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Pakistan Stock Exchange -PSE

Stock Exchange

61 replies to this topic

#1
Rehan sh

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    How you see the de mutalization of all pakistani stock exchnages,What objective will be achived through this merger of market?

    From investors point of view ,pros and cons?

    how trnsactions will take palce?

    An other questions/informations etc.

    when transactoin under one platfrom will start?
    Note:Do your due diligence before making any investment decision.

    Thank You & Regards
    Rehan Sh


    #2
    Ayub

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    Demutualization of stock exchanges to reform capital market: President
    http://app.com.pk/en...218849&Itemid=2
    app44-19president-karachi.jpgKARACHI, Dec 19 (APP): President Asif Ali Zardari on Wednesday said that completion of the process of demutualization of stock exchanges in the country was a landmark achievement and a historic reformation of the country’s capital market. He said that the initiative will help promote sustainable growth of the market and in spurring the economic activity in the country. This he said during his meeting with a delegation comprising of representatives of Securities & Exchange Commission of Pakistan, Stock Exchanges of the country and leading Securities companies of the country here at Chief Minister House.

    The delegation included among others Muhammad Ali, Chairman SECP, Muneer Kamal, Chairman-Karachi Stock Exchange, Dr. Salman Shah, Chairman Lahore Stock Exchange, Muhammad Rashid Zahir, Chairman Islamabad Stock Exchange, Managing Directors of the Stock Exchanges, Haji Abdul Ghani, Dr. Yasir Mehmood, Syed Mukhtar Hussain Jafery, Akeel Karim Dhaidi, Arif Habib, Zafar Moti, Ameen Esa Tai,
    Yaseen Lakhani and others Governor Sindh Dr. Ishrat-ul-Ibad Khan, Chief Minister Sindh Syed Qaim Ali Shah, Finance Minister Dr Abdul Hafeez Sheikh, Provincial Ministers Pir Mazhar-ul-Haq, Murad Ali Shah, Agha Siraj Durrani, Ayaz Soomro, Sharjeel Memon, and Speaker Provincial Assembly Nisar Ahmed Khuhro and Sharmila Farooqi were also present during the meeting.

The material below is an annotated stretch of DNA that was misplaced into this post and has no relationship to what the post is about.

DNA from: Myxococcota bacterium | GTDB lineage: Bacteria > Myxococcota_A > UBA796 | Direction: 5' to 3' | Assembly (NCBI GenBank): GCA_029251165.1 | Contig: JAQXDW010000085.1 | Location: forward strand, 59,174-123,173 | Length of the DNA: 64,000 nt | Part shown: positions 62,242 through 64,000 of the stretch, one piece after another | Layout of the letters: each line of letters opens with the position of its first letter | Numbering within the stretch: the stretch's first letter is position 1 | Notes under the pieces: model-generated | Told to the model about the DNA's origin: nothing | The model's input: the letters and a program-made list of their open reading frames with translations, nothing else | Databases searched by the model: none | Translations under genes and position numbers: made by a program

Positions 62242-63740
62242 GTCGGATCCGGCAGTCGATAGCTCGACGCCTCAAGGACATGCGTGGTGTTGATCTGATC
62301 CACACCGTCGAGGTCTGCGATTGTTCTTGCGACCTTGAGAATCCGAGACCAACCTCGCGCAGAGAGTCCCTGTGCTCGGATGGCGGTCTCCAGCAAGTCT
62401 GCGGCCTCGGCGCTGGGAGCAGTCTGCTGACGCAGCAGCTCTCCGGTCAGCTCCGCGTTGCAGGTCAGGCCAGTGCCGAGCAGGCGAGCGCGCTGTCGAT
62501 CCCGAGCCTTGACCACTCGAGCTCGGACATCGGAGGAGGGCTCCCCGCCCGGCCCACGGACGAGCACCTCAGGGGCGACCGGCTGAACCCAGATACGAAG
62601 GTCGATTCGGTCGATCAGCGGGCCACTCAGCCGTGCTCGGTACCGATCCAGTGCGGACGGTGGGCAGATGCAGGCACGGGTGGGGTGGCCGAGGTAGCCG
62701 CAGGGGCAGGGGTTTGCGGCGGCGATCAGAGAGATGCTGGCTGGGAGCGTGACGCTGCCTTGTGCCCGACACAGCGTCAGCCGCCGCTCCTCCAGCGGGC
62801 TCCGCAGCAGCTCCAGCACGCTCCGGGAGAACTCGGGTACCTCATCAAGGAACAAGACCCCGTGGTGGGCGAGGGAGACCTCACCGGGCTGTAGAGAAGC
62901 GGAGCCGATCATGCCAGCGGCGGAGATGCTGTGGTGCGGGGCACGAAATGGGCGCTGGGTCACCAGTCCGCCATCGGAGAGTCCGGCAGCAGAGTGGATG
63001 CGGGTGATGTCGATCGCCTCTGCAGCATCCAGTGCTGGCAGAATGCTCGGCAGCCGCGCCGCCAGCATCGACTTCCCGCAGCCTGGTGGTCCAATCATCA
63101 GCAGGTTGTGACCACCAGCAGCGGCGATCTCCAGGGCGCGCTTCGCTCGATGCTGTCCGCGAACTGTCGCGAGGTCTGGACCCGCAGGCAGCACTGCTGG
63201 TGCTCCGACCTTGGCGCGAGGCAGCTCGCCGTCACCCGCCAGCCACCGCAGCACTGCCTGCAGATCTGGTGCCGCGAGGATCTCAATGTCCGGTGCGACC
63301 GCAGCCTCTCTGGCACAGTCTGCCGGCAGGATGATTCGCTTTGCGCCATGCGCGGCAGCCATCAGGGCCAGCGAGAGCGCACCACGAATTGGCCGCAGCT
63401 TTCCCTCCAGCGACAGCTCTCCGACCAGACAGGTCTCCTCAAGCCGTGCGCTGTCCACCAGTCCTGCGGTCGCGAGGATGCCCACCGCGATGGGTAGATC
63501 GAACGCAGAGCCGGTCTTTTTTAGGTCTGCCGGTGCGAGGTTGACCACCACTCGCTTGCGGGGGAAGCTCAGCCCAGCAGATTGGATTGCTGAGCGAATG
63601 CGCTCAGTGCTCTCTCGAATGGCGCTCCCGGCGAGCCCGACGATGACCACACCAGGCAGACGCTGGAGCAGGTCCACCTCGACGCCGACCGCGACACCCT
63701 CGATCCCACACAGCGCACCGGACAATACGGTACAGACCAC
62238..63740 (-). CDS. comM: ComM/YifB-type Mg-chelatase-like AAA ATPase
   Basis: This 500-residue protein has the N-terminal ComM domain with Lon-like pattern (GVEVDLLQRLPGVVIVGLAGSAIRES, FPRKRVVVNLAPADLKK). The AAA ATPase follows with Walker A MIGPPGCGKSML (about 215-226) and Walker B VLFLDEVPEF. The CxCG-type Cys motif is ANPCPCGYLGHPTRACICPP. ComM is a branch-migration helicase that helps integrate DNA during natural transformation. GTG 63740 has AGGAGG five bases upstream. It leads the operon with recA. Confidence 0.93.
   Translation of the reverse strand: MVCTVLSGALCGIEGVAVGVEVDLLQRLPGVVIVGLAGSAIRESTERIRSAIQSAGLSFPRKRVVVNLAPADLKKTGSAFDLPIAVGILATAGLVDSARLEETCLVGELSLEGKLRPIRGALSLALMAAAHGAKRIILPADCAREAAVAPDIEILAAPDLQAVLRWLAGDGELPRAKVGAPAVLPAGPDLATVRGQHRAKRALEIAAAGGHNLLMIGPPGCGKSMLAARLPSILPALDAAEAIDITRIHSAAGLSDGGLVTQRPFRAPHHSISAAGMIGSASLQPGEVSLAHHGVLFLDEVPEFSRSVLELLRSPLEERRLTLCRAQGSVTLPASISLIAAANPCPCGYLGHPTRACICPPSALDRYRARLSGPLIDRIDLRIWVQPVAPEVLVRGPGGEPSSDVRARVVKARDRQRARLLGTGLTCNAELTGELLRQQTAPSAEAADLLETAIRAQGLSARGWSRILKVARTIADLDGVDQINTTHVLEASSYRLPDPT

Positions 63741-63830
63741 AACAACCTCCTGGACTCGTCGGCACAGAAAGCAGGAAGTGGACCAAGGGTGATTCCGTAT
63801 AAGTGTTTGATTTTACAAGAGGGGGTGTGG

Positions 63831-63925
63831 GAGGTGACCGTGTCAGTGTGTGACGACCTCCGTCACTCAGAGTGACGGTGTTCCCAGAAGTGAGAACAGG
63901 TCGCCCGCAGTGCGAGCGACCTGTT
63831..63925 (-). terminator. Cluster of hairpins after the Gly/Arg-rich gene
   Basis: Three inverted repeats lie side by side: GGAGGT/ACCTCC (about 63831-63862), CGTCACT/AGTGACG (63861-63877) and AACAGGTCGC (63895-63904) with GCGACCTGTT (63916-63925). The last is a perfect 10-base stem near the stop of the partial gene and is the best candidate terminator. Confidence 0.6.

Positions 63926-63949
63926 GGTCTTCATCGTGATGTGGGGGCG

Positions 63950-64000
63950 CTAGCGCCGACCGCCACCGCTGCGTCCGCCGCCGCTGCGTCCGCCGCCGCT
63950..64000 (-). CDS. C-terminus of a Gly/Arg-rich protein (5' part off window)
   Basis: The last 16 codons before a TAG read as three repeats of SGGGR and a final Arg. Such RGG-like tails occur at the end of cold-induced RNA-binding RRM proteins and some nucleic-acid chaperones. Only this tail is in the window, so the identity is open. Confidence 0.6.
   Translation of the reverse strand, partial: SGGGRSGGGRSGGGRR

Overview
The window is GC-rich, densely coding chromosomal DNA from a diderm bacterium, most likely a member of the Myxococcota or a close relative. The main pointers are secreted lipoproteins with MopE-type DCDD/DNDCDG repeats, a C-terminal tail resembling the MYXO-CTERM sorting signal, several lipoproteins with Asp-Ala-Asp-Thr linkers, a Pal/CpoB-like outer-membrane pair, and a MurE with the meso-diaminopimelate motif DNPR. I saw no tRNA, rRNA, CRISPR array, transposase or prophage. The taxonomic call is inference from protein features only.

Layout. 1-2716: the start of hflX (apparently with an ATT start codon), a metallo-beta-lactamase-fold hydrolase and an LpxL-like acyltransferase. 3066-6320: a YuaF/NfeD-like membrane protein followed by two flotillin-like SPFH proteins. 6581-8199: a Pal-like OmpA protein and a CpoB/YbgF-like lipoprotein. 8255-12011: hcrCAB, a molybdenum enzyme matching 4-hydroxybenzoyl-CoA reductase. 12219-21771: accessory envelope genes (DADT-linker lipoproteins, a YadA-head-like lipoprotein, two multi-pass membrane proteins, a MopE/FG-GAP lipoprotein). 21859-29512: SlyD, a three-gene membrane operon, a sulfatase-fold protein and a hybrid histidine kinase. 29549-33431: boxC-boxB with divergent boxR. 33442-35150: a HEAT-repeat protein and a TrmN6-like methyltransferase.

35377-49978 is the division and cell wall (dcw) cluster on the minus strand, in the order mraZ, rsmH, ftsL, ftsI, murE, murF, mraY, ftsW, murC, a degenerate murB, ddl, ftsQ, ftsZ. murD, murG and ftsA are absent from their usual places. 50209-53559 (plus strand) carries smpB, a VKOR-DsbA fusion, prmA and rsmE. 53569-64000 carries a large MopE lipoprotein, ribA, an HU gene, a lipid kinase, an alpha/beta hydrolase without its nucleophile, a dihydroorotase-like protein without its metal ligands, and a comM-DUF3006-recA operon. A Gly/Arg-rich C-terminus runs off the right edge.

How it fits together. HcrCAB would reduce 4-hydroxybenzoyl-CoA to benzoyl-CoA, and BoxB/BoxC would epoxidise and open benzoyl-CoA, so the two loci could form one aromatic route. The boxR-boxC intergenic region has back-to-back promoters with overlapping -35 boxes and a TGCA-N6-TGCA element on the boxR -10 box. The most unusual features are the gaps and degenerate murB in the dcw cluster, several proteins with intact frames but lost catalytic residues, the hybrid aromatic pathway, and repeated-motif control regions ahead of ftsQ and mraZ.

Spokesperson to the President Senator Farhatullah Babar while giving details of the meeting said that the Demutualization Bill was approved in the joint sitting of the Parliament on March 27, 2012 and was enacted into law by the signatures of the President on May 7, 2012.
    Giving background, the Spokesperson said that the Pakistani stock exchanges were operating as non-profit companies with a mutualized structure wherein the members had the ownership as well as trading rights.
    This pattern created conflict of interest as members controlled the affairs of the stock exchange that resulted in lack of transparency in the operations and also compromised investors’ interest.
    He said that the corporatization and demutualization of stock exchanges has converted the stock exchanges’ structure from non-profit, mutually owned organization to for-profit entities owned by shareholders.
    Spokesperson said that the President during the meeting today complimented the Securities and Exchange Commission of Pakistan and the stock exchanges for their support to such a landmark achievement.
    The President said that the Government accords due importance and has always supported the capital market. He said that the passage of the Bill in the joint session of the Parliament clearly reflected the importance given to the stock exchanges.
    The President said that capital markets channel savings into investments which in turn leads to increased employment and output.
    He said that in developing countries like Pakistan, capital markets can play a great role in capital formation.
    He said that we need to make our stock exchanges a major source of capital formation. The President noted the steady progress made by capital market and restoration of the investors confidence and emphasized that more needs to be done to make the market more liquid and efficient to attract investors.
    The President reiterated that the Government believes in providing a level playing field to the private sector. He said that far-reaching financial and structural reforms have been introduced by the Government and now it was for the private sector to avail the available opportunities.
    It should step forward to raise capital through fresh debt and equity listings, he continued. He said that the debt market needs special attention.
    Spokesperson said that Chairman SECP during the meeting suggested that capital markets should be utilized for government borrowings.
    Agreeing to his suggestion, the President remarked that the listing of government debt on the stock market will help raise additional funds in a timely and documented manner. He urged the Ministry of Finance to consider the suggestion and take necessary measures for implementing this initiative.